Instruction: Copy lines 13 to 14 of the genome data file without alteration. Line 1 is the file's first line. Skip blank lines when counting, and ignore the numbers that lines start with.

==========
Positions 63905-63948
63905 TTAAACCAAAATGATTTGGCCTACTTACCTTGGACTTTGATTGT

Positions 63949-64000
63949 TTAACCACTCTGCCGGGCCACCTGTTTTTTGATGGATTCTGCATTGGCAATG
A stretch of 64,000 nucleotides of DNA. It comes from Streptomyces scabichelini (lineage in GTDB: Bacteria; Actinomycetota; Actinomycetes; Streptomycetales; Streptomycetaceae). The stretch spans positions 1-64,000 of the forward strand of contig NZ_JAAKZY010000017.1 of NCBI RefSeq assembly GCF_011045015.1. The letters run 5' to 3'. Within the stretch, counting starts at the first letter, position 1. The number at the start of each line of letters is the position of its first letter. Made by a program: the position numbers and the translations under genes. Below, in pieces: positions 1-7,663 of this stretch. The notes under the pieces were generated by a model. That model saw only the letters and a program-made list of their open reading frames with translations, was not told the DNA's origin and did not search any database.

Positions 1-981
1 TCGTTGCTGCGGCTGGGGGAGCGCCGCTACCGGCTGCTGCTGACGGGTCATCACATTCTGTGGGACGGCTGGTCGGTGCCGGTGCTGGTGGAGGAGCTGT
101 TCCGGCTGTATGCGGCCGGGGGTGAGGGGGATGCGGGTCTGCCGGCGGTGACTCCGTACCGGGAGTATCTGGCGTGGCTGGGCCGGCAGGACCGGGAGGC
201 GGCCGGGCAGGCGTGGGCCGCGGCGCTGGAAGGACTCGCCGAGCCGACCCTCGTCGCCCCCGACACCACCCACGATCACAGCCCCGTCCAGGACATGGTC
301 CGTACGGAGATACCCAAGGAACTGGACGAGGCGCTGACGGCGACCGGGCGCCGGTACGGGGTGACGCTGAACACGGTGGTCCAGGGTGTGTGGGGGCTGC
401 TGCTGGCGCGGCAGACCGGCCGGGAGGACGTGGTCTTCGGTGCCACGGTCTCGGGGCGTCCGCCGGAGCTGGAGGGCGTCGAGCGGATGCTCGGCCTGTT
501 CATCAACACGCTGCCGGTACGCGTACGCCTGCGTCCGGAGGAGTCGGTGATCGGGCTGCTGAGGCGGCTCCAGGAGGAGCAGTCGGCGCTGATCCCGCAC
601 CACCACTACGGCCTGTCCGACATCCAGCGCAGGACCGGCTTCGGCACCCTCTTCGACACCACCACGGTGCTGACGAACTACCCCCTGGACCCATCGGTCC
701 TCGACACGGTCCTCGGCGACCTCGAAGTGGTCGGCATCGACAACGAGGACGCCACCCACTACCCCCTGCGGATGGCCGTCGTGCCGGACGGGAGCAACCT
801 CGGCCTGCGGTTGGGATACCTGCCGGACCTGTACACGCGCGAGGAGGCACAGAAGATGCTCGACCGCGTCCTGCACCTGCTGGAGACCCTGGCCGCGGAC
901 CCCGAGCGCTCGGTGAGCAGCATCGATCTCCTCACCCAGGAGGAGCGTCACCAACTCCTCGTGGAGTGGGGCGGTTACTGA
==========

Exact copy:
601 CACCACTACGGCCTGTCCGACATCCAGCGCAGGACCGGCTTCGGCACCCTCTTCGACACCACCACGGTGCTGACGAACTACCCCCTGGACCCATCGGTCC
701 TCGACACGGTCCTCGGCGACCTCGAAGTGGTCGGCATCGACAACGAGGACGCCACCCACTACCCCCTGCGGATGGCCGTCGTGCCGGACGGGAGCAACCT